As scientists from all fields have access to more and more data, a new problem emerges: someone needs to analyze all this data. But there simply aren’t enough time resources to go around, so scientists have adopted another approach: citizen science. Citizen science, also known as crowd-source science is science conducted by amateur or non-professional scientists. In this particular case, UK researchers installed over 100 cameras near penguin territories in Antarctica and its surrounding islands to see how the little penguins are dealing with climate change. With each camera taking a photo daily, there are thousands of photos every day, and not enough people to look at them.
Lead researcher Dr Tom Hart is also encouraging school groups to adopt their own colony – following and monitoring its progress and “learning about Antarctica along the way.” They started the project a while ago, but didn’t had a lot of results with it.
“We’ve been really good at engaging people, but we’ve not been that good at feeding back,” he told BBC News.
So now, they’re launching “PenguinWatch 2.0,” where you also get to see the results of what you’re doing.
“We can’t do this work on our own, and every penguin that people click on and count on the website – that’s all information that tells us what’s happening at each nest, and what’s happening over time,” said Dr Hart. “The new part is that people will be able to see [the results of] what they’re doing.”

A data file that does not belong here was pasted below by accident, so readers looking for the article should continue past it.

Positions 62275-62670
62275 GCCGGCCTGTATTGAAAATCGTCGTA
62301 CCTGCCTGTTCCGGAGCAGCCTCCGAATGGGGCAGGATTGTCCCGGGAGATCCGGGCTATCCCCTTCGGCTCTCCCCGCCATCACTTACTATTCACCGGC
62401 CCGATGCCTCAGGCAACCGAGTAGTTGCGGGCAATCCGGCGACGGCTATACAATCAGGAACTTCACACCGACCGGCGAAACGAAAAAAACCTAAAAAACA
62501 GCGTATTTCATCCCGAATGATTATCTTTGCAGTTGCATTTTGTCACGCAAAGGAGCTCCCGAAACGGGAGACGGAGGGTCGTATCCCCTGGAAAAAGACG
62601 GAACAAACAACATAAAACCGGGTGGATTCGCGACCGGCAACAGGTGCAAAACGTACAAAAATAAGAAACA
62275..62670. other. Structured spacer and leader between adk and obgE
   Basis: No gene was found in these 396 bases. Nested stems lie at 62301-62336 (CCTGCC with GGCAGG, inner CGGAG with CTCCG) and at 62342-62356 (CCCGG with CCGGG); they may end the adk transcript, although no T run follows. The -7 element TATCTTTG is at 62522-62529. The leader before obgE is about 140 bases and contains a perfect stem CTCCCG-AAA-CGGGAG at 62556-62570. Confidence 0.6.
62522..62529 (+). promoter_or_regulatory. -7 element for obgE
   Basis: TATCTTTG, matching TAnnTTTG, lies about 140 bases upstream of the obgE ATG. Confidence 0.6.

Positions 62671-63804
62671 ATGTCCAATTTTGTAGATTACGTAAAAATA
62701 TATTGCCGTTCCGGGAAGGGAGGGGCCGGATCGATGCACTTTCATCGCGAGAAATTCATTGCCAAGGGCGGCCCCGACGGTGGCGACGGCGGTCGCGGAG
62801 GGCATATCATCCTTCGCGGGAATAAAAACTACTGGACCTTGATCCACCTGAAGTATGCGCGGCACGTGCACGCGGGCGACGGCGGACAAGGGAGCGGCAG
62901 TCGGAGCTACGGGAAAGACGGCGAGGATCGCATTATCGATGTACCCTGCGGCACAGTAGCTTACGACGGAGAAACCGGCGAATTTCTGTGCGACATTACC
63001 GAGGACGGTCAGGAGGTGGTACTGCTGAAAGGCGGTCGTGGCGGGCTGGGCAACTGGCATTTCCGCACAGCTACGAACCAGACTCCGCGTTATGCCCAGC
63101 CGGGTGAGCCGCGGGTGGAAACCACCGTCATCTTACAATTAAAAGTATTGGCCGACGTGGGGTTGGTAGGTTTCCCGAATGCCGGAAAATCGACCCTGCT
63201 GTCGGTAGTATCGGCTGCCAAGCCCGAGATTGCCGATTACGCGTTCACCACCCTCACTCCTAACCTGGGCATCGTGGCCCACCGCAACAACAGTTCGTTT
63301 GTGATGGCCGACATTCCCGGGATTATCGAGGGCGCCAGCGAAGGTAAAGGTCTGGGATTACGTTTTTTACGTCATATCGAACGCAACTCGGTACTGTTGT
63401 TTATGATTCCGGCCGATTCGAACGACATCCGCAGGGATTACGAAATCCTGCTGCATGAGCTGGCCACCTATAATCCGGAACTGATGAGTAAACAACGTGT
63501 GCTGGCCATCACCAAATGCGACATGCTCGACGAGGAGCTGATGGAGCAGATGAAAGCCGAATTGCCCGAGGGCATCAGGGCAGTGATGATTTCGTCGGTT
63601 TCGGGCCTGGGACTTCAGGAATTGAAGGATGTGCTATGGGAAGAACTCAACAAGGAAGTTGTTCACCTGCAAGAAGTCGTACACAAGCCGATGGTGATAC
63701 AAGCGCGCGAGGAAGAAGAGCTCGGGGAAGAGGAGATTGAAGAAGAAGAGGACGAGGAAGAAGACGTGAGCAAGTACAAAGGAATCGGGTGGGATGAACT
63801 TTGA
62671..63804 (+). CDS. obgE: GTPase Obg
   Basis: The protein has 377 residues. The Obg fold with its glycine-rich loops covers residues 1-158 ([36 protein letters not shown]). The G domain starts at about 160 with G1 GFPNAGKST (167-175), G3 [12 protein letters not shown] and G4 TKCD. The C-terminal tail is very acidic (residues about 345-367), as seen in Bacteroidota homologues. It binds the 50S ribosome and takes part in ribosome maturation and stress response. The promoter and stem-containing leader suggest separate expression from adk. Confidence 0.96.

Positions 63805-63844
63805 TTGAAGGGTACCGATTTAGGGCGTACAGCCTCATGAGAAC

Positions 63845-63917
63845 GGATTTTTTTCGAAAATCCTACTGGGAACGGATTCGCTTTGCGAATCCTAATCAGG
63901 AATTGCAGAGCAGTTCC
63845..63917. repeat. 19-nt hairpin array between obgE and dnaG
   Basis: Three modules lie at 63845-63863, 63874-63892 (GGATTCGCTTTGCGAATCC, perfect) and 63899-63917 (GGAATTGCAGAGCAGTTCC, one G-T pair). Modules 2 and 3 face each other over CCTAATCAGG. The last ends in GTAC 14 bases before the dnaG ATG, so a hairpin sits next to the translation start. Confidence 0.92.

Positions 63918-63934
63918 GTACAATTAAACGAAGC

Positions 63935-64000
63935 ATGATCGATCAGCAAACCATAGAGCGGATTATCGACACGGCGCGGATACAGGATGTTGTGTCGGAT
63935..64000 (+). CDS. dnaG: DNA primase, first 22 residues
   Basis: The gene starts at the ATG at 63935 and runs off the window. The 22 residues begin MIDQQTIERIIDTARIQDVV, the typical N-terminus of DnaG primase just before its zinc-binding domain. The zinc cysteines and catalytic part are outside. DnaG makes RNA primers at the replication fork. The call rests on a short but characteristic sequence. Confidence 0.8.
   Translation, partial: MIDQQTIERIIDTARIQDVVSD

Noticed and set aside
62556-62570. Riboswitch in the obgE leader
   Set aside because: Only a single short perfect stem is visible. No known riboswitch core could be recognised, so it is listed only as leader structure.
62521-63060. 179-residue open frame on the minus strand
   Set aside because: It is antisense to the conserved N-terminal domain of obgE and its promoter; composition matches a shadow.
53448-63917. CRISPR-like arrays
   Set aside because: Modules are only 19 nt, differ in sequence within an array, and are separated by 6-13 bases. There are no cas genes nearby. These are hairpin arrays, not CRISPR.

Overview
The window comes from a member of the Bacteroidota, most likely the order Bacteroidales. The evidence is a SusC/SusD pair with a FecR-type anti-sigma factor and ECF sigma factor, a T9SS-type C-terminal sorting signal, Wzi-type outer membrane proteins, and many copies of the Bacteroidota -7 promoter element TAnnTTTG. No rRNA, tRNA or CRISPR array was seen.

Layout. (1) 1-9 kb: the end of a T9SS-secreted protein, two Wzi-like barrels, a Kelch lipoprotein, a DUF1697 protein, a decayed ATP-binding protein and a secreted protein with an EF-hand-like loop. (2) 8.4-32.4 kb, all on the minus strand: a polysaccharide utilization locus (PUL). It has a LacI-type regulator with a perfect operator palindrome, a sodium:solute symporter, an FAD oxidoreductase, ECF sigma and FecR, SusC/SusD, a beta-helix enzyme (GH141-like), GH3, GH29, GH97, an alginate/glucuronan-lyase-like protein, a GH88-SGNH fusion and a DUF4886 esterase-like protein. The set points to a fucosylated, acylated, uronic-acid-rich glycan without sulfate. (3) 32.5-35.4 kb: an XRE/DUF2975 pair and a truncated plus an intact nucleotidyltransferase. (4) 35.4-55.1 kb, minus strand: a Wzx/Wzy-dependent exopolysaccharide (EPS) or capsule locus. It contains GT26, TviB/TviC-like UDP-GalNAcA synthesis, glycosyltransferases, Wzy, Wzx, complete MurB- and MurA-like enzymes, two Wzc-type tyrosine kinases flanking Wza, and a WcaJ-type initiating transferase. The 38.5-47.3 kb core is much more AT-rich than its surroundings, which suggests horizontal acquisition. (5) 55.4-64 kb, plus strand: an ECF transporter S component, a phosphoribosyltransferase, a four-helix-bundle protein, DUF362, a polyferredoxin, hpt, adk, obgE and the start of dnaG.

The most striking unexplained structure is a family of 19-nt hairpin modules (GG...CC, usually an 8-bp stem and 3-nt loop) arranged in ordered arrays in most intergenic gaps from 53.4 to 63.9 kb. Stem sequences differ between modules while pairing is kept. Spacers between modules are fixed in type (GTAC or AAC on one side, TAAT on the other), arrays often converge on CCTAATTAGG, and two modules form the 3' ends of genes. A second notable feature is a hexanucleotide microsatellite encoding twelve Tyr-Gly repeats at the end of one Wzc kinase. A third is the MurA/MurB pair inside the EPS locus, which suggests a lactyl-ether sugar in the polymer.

The team will integrate climate, pollution, and fisheries research from the area, to figure out how changing conditions are affection penguin populations. Penguins are particularly important due to their position in the ecosystem.
“As top predators, penguins are considered sentinels of changes within their ecosystem,” the PenguinWatch website explains. “Because penguins spend the majority of their life in water and fall at the top of the food chain, any variations in their populations may represent larger changes to the dynamic Antarctic ecosystem.”
So, all you have to do is go to the project website – PenguinWatch 2.0 – and log on. Then you can look at photos and identify adult penguins, chicks and eggs. You’ll be looking at images of Adélie, Chinstrap, Gentoo, King, and Rockhopper penguins. You can also discuss your results on the ‘Discuss’ page with other volunteers. It’s a simple task really, and it can do a world of difference.